New York City police officers are building relationships with at-risk youth in the Bronx through a unique tennis program. Every Friday night from 6 to 7 p.m., officers meet with kids to practice tennis at the Cary Leeds Tennis and Learning Center as part of the department’s community engagement program. The program is the result of a partnership between police, local schools and community organizations.
“Tennis brings us all together,” Matthew Ackah, a senior at AECI Charter School, told Fox 5 NY.
The 42nd Precinct Youth Community Tennis Program, created last year by Youth Coordination Officers Dili Jefferson and Jorge Bencosme, aims to create a safe space for at-risk youth to bond with local law enforcement through the sport.
“The officers do participate with us all the time — they always help us try to get better. I usually am a basketball player, I play track, football. I just decided to come here to play tennis to learn a new sport and it’s one of the best decisions I’ve ever made in my life,” Ackah added.
“We wanted them to have to try new sports besides basketball,” Jefferson said. “And also building bridging the gap between officers and them — so they can see that we’re just like them, we play sports, just like them. And this is in their own backyard — in the South Bronx. This is something that’s offered to them they should take advantage of.”
“All they have to do is get up, go to the park and we’re here for you guys,” Benscome said. “So that right there rewards me and my partner as well.”
Beleric Bacheco, a sophomore at John Jay College, connected with the program through the Explorers Program. “My favorite thing to do is just spend time with them. They are like a mother and father figure to us,” he said of the officers.
New York Junior Tennis and Learning organized the program with the NYPD officers. The program is open to all kids aged 12 to 17 from every precinct. The Cary Leeds Center also provides the racquets, courts and instruction to make tennis an accessible sport for kids.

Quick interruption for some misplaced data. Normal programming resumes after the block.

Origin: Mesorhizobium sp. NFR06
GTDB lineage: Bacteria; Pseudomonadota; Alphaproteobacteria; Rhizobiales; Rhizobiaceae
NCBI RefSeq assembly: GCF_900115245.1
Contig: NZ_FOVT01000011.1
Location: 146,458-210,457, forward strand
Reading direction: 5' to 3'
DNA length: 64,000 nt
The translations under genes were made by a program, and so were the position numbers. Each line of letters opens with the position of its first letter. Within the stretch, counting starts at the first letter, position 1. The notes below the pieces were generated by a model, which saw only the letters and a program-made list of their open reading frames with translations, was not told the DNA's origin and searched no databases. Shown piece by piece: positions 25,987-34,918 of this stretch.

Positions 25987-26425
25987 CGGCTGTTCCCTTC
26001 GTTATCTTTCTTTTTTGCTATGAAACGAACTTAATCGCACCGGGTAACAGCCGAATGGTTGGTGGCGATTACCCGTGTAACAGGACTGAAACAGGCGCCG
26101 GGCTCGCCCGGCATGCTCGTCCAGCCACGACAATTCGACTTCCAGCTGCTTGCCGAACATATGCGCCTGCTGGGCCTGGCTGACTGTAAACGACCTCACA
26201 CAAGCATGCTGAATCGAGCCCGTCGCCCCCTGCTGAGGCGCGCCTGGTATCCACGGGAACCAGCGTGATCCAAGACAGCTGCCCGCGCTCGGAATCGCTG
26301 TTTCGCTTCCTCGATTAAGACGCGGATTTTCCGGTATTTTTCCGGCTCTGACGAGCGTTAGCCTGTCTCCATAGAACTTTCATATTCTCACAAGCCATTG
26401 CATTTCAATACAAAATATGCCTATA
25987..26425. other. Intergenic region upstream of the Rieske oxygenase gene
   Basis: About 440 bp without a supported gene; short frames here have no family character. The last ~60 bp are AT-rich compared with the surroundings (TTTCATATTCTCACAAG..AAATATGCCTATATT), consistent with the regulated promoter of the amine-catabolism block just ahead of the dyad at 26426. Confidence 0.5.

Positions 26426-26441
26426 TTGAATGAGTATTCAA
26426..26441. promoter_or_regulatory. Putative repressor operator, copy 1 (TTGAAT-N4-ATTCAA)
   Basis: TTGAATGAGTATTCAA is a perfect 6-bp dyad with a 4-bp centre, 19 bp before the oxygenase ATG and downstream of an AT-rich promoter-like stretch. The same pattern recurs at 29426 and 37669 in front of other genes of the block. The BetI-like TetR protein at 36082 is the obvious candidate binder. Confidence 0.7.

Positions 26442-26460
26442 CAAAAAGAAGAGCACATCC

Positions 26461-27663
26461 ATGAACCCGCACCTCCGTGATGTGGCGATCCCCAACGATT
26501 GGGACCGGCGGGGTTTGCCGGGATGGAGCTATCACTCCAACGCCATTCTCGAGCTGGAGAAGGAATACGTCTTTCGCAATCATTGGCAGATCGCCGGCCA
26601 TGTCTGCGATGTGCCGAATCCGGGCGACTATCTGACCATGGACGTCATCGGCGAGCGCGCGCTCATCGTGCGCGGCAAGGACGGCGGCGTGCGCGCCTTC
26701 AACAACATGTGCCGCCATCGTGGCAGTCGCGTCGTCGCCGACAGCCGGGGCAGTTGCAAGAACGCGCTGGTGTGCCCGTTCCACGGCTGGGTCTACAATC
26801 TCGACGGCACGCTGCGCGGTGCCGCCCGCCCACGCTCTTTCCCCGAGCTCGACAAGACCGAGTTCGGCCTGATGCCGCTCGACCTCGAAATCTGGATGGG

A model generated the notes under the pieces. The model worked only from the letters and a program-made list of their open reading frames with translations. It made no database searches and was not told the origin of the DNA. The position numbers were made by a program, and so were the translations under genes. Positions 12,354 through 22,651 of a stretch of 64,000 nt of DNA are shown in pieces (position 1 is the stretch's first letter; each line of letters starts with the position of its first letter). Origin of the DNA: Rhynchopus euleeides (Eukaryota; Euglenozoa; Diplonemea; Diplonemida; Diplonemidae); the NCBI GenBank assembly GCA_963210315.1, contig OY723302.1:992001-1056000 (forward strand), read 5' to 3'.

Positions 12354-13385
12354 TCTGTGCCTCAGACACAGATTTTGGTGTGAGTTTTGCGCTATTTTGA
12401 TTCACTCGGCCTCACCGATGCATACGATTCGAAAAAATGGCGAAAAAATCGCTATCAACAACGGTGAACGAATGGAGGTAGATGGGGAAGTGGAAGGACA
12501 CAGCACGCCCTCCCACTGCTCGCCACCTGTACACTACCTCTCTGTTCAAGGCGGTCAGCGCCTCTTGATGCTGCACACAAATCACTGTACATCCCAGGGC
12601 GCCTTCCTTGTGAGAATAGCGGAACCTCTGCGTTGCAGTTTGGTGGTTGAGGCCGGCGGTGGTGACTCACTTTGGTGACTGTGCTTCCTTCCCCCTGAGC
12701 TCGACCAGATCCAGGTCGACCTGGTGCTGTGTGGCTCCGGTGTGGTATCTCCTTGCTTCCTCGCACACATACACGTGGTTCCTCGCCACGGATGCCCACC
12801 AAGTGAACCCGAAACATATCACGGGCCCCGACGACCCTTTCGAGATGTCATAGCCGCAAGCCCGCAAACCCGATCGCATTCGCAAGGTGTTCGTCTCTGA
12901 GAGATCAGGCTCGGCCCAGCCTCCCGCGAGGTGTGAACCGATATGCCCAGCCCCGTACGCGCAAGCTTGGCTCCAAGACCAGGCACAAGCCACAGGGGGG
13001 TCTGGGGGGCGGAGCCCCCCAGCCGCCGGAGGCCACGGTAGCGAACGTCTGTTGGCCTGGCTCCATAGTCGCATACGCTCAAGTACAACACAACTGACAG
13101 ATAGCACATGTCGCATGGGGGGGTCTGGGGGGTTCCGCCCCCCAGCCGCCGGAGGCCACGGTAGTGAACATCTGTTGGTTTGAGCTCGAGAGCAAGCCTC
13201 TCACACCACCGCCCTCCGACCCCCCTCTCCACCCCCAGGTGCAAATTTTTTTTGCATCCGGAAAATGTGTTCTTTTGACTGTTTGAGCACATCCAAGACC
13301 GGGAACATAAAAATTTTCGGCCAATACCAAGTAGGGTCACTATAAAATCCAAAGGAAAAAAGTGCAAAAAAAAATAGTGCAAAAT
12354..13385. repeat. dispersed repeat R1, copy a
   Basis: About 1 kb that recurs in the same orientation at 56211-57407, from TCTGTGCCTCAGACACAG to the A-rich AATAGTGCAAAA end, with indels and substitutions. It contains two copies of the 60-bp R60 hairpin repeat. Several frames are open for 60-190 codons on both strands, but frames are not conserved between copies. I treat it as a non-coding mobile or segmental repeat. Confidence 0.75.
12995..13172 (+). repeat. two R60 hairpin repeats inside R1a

Scott Hausthor, vice president of operations at the tennis center, said the program is very important for the local community.
“Being here in the Bronx, just understanding what tennis and education is, what we do, and then having the center in their backyard for them to take part in activities like this — I think it’s extremely important to be able to provide those resources to the kids,” Hausthor said.
Jefferson said that playing tennis with the kids is fun for officers, too: “I’ve been in this program for about a year now. I had the most fun — greatest time of my life here. And I remember when I first came here, I was a little bit nervous, but one of my co-officers, YCO Officer Jefferson, she told me to just take one shot here, give her one shot to bring me over here. And ever since that one time, I came over here and I went beyond my comfort zone. I loved it here.”
Jefferson added that the program has been successful so far, even with kids who were at first hesitant to associate with police.
“The most rewarding part is when they come back,” she said. “Some of the ones that we try to recruit are not fond of us because of the uniform. And we tell them, ‘Give me one try. Just come one day … and if you don’t like the program, I’ll find something else for you.’ But they keep coming back. Every single Friday. They come and they ask for more days. They want more time, and they look forward to the pizza at the end.”